Max Marlett, 23, is an emerging artist who will most likely be emerging for quite some time.
“It is once the artist has experimented enough to become comfortable with their style and skill that they can begin on the quest of their artistic endeavor,” he said. “You have to embrace who and what you are as a painter and a person. There is a lot to say, and that changes as you journey through your career.”
Marlett grew up in Oregon and remembers as a 4-year-old drawing a fairly accurate dinosaur’s skull. In high school, he was known as being artistic and was always called upon to draw one thing or another.
When it came time to graduate from high school, Marlett’s seat was empty; he had a manic episode and was hospitalized. “I was diagnosed as bipolar about five years ago,” he said. Medication stabilized him but art is his therapy.
To Marlett, art is a coping mechanism that allows him to express himself, but it goes much deeper than just applying paint to a canvas.
“I am in no way restricted but that doesn’t mean that I should forget about the past or fundamentals,” he said. “It is easy for an artist to have a strong agenda and message and push that harder than the actual work, but painting after all is supposed to be about the work.”
After high school, Marlett enrolled at Gonzaga University. He considered taking business courses but realized that his brain leaned more toward the arts. He graduated this year with a degree in art but he has yet to move out of the studio space; he assists art professor Robert Gilmore, enabling Marlett to continue to learn.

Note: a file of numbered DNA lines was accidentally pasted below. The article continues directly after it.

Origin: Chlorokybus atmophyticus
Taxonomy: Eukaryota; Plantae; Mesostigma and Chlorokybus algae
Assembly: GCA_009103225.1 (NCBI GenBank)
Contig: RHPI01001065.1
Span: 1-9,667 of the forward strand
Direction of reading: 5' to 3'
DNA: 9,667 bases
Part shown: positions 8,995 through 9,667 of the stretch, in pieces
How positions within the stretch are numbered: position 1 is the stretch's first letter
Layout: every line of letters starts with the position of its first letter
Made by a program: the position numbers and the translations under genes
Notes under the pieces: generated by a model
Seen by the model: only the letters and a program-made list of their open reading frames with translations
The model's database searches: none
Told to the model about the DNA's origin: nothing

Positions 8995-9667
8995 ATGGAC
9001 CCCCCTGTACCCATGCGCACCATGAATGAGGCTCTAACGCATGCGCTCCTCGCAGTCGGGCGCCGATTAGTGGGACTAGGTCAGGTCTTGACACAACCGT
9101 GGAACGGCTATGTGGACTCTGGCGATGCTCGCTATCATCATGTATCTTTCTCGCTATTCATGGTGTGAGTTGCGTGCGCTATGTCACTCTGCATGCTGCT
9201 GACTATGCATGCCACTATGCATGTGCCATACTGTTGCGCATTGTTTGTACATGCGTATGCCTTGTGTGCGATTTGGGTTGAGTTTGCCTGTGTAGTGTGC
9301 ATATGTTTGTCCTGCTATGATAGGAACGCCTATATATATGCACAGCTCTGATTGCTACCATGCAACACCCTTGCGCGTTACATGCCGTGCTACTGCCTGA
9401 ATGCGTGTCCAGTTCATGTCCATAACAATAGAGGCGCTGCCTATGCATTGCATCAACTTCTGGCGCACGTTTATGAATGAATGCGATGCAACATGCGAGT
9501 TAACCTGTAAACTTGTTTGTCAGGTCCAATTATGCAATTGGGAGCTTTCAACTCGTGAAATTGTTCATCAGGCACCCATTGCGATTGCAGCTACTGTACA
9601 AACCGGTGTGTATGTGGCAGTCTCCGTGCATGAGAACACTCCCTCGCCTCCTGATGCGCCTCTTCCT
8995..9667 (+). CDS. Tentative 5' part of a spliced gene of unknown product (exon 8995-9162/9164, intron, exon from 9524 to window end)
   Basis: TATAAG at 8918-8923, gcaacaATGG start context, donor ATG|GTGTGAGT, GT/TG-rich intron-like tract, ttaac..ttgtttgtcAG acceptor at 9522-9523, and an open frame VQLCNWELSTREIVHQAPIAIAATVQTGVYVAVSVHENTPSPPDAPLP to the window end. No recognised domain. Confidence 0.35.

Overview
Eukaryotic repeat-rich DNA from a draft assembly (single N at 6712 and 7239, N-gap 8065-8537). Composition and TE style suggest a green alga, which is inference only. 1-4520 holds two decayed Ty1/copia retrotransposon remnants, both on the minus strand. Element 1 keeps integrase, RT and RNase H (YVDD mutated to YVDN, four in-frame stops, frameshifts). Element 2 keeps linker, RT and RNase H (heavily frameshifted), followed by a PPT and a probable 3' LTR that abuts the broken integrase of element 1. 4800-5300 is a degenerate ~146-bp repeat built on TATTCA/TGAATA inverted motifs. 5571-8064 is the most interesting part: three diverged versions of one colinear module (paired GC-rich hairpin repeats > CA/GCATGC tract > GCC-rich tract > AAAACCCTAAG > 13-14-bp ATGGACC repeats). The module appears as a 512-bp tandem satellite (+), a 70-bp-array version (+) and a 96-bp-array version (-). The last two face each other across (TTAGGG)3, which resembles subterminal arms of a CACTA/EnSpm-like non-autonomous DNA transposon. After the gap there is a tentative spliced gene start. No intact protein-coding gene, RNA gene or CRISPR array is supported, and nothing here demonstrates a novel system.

For now, Marlett concentrates on the fundamentals and technique. He paints from live setups, often using objects that he finds at junkyards. He abstracts his findings, making the familiar ambiguous with interesting angles or close-ups.
“I use a limited color palette with predominantly semitransparent paint to produce luminous effects with high contrast and gradations of color. This technique also allows me to glaze and layer with ease,” he said.
He focuses on perspective, shadow, blending, depth, color and glazes. He enjoys mixing the organic with the inorganic in his imagery, like fruit and steel.
“I like opposites,” he said, “like manic and depressive.”
Still in the very early and experimental years of his career, Marlett is content to keep learning.
“Right now I’m balancing between the fundamentals and a personal journey,” he said.
He has shown his work sparingly, including at the Jundt Museum and at the Satellite Diner. His plans include getting a master’s degree and continuing to emerge.
“I might start adding symbolic things to my work like blackbirds.” His name means blackbird in French.
Local journalism is essential.
Give directly to The Spokesman-Review's Northwest Passages community forums series -- which helps to offset the costs of several reporter and editor positions at the newspaper -- by using the easy options below. Gifts processed in this system are not tax deductible, but are predominately used to help meet the local financial requirements needed to receive national matching-grant funds.
Subscribe to the Coronavirus newsletter
Get the day’s latest Coronavirus news delivered to your inbox by subscribing to our newsletter.